The hot water cylinder is in the garage and Hugh is now thinking of moving it. “The garage is 12 to 15m [40 to 50ft] from the house so we had to put in a secondary return – we needed a pump to bring the hot water back to the house.”
“We initially had the pump set on a timer but that didn’t work well as we didn’t only have showers in the evening, so we’ve now added a switch in the hot press. Once we turn on the pump it takes 10-15 minutes to get it to bring hot water into the house. We’re therefore looking at moving the cylinder from the garage to the house, either in the attic (it’s huge and there’s nothing in it) or in the hot press, we haven’t decided which yet.”

They have underfloor heating and the manifold is located inside the house. “There’s thermostats in every room and it works very well since we got it fixed.”


Hugh says it’s worth investing in sanitary ware because of the use it gets. “The stuff we bought was not particularly good quality, you do get what you pay for,” he says. With hindsight he now also thinks he should have added a dedicated wc for visitors. “It would be much more practical than having to let people go into our bathroom.”

The one item he wishes he hadn’t bought were the patio slabs. “We had to cut back at some stage so we chose man-made ones but natural stone would have been much better. While these looked natural when we bought them, they didn’t wear well. They stay grubby looking, even after they’ve been power hosed.”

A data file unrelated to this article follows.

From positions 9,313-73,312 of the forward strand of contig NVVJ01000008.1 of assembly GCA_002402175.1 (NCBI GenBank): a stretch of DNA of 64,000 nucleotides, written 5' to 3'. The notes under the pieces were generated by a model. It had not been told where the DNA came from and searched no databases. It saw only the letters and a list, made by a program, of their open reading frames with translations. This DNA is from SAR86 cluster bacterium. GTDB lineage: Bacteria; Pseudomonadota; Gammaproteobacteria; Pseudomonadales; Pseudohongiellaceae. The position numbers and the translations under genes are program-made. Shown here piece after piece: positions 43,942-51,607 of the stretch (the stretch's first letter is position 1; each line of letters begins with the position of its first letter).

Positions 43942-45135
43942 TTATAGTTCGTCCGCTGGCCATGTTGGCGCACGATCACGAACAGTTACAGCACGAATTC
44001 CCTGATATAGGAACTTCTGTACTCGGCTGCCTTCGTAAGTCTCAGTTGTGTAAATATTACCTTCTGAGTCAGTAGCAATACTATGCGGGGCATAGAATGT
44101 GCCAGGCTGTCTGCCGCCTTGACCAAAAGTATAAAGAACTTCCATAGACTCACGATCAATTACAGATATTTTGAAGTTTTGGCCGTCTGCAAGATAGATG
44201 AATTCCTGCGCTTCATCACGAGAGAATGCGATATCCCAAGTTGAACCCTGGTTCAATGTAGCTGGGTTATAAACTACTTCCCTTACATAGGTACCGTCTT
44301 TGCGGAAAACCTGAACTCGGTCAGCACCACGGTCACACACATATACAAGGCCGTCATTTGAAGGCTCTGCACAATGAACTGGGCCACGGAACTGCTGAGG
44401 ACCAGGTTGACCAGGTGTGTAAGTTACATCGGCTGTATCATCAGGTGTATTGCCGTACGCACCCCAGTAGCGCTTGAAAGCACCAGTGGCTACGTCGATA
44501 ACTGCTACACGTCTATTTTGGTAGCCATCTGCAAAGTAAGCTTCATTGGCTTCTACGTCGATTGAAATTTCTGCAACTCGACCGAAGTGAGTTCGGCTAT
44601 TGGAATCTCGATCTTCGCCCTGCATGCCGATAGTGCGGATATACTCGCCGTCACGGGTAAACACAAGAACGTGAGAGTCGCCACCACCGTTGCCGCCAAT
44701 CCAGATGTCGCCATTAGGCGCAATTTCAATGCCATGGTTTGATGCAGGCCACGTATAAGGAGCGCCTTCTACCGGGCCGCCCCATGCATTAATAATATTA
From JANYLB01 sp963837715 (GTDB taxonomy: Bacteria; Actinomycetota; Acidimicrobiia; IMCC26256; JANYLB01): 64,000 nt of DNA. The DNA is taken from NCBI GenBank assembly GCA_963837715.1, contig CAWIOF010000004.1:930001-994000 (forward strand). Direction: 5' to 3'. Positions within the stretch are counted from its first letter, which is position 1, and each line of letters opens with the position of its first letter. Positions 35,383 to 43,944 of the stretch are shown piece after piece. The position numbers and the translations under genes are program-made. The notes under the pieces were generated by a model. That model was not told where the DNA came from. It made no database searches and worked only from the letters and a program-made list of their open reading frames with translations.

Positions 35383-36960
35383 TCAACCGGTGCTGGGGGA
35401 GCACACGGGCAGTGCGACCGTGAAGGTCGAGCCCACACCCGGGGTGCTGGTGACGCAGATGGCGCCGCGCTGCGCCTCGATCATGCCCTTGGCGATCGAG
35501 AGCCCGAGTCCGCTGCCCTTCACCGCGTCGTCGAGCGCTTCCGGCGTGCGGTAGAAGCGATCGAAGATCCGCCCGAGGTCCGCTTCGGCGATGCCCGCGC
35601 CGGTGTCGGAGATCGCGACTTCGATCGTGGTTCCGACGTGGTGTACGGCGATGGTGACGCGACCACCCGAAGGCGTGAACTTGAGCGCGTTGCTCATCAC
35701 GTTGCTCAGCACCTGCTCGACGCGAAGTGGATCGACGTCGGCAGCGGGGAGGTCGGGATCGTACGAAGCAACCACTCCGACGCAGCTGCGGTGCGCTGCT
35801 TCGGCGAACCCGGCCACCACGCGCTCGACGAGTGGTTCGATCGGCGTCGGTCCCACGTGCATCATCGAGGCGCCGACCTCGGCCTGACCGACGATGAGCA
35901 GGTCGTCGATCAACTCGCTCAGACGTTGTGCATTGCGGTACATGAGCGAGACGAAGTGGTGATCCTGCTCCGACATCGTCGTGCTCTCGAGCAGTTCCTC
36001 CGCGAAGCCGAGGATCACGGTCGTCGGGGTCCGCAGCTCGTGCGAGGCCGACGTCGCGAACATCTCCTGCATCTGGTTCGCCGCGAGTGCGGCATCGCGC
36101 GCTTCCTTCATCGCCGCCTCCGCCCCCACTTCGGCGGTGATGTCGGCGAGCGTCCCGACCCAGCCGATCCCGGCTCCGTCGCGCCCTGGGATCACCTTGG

“Compared to the limestone walls the slabs look artificial and I feel they detract from the house. Even though they looked good at the time and they were a lot cheaper, it was a false economy to buy them.”

The garden, for its part, was destroyed by the building works, as so often happens. “The builder levelled off the garden for us before he left,” says Elaine. “It was decimated during the build and we’re still tidying and replanting, but I’m enjoying it. I like gardening, Hugh does the digging!”

Whilst it may sound as if Hugh and Eleanor have regrets, they’re just being honest – it’s very rare for a house to fully live up to an ideal you have of it. Reality sets in fast! The most important thing is to capture the essence of what you’re trying to achieve, finer details like paving slabs or sanitary ware can always be replaced with time.

In the end they got their light-filled, roomy house that is in keeping with the cottage feel Hugh grew up with. “Being on the one level there’s a great feeling of spaciousness,” says Hugh. “Hopefully the house will continue to be used for generations to come.”

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Written by Astrid Madsen

Astrid Madsen is the editor of the SelfBuild magazine. Email